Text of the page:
Past tense

Weak verbs

Past tense of the weak verbs should be formed in the following way:
verb stem + te(n)/de(n)

The stems ending in p, t, k, s, f, ch add -te(n) (see the “pocket fish” rule),
all the rest add -de(n).

te(n): hopen:
ik hoopte
jij hoopte
u hoopte
hij hoopte
wij hoopten
jullie hoopten
u hoopte
zij hoopten

de(n): betalen:
ik betaalde
jij betaalde
u betaalde
hij betaalde
wij betaalden
jullie betaalden
u betaalde
zij betaalden


If a stem ends in -t or -d, it remains in the past tense form when -te/de is added:
1. pratenpraat(stem) – praatte(sing.) – praatten(pl.)
2. reddenred(stem) – redde(sing.) – redden(pl.)

Pronouncuation: though the spelling is different, these three are pronounced almost identically: praten, praatte, praatten


Infinitives with v and z which turn into -f and -s when stems are formed, have f and s in the past tense as well, however they should be still pronounced like v and z:

1. levenleef(stem) – leefde(sing.) – leefden(pl.)
2. verhuizenverhuis(stem) – verhuisde(sing.) – verhuisden(pl.)


Separable verbs behave in the same way in the past as in present.
Verb and prefix are separate in a main clause and joined in a subclause:
Hij belde gisteren op. – He called yesterday.
Hij zei dat zij gisteren opbelde. – He said that she called yesterday.

Strong verbs

1. In singular the strong verbs change a vowel in the stem and do not add any additional endings.
2. In plural -en is added and the consonant before -en is changed if needed
(f→v, s→z, etc).

zingen: zong, zongen
schrijven: schreef, schreven (f→v)
dragen: droeg, droegen
hangen: hing, hingen
slapen: sliep, sliepen
lezen: las, lazen (s→z)

The past tense form of the strong verbs should be learnt by heart as the change of the vowel cannot be predicted.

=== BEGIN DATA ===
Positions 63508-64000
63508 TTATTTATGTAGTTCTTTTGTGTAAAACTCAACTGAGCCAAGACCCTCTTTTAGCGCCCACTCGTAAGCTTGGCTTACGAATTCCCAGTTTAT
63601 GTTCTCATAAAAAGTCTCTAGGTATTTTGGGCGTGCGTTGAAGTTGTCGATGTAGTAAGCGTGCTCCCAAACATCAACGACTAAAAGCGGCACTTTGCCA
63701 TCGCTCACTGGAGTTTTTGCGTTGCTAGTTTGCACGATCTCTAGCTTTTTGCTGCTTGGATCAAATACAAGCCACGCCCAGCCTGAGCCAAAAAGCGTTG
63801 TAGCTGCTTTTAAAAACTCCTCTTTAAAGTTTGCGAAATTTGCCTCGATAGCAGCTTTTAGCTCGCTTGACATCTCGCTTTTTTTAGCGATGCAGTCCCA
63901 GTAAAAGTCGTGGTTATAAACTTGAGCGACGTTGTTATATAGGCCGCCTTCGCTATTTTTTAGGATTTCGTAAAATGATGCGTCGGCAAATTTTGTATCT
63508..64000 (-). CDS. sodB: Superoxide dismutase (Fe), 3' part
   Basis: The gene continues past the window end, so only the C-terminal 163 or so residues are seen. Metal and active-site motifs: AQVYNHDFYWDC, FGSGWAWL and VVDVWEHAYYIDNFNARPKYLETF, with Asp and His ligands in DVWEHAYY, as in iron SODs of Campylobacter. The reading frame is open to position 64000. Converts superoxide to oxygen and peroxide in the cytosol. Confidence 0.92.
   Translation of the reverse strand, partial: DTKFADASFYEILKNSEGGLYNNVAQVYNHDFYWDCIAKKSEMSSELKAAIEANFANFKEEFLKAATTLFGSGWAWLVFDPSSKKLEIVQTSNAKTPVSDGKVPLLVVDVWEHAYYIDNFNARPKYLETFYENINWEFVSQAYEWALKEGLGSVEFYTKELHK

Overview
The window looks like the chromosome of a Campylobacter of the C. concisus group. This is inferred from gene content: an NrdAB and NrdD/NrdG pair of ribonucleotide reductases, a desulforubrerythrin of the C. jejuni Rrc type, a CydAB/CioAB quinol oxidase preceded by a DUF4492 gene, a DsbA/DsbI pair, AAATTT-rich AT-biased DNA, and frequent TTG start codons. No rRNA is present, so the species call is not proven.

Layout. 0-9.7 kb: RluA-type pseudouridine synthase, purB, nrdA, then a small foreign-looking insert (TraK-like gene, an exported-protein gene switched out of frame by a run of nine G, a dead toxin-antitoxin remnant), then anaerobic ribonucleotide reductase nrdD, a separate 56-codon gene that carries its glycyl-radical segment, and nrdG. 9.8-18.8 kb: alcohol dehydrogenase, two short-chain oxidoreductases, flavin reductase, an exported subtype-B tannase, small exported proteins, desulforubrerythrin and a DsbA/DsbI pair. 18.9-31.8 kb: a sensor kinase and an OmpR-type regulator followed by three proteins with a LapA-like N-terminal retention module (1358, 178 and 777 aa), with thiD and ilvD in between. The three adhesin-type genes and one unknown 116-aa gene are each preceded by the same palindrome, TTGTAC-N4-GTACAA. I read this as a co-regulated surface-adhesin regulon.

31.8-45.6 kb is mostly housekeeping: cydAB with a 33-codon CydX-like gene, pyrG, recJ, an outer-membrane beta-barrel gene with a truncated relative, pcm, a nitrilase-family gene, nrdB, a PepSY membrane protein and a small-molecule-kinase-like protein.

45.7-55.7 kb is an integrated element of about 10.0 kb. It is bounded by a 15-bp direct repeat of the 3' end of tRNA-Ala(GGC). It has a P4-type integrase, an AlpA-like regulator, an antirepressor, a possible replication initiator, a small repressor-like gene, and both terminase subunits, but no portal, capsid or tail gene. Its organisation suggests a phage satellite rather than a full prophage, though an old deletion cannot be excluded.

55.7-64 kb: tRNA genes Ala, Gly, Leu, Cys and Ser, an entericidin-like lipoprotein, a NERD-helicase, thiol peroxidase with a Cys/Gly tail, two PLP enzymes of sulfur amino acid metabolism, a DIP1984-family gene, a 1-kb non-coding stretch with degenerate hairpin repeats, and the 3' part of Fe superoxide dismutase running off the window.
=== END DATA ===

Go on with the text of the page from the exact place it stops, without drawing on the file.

Irregular verbs

The past tense forms of the irregular verbs should be learnt by heart.
Examples:
brengen: bracht, brachten
doen: deed, deden
kopen: kocht, kochten

Modal verbs

moeten: moest, moesten
kunnen: kon, konden
mogen: mocht, mochten
willen: wou/wilde, wilden


Here’s a list of some of the strong and irregular verbs and their past tense and part participle forms.


Hebben en zijn

hebben
ik had
jij had
u had
hij had
wij hadden
jullie hadden
u had
zij hadden

zijn
ik was
jij was
u was
hij was
wij waren
jullie waren
u was
zij waren


Usage of past tense

The past tense is not used as often in Dutch as in English.

1. It’s used when narrating a series of events:
Ik ging de stad in, kocht een cd, ging op een terrasje zitten, en daarna liep ik naar huis.
I went into town, bought a CD, went to seat on a terrace and after than I walked home.

2. It’s always used after subordinating conjunction toen:
Toen ik in Amsterdam woonde, ging ik vaak naar het theater.
When I lived in Amsterdam, I often went to the theater.

3. hebben and zijn are used more often in the past tense than in the perfect, however the perfect is not wrong in most cases:

Ik was in de stad. I was in the town.
Ik ben in de stad geweest. I was in the town.

4. The past tense must be used if hebben and zijn indicate a permanent state.

Hij is voor zijn examen geslaagd, maar hij was ook altijd knapper dan ik.
He passed his exam, but he always was cleverer than me.

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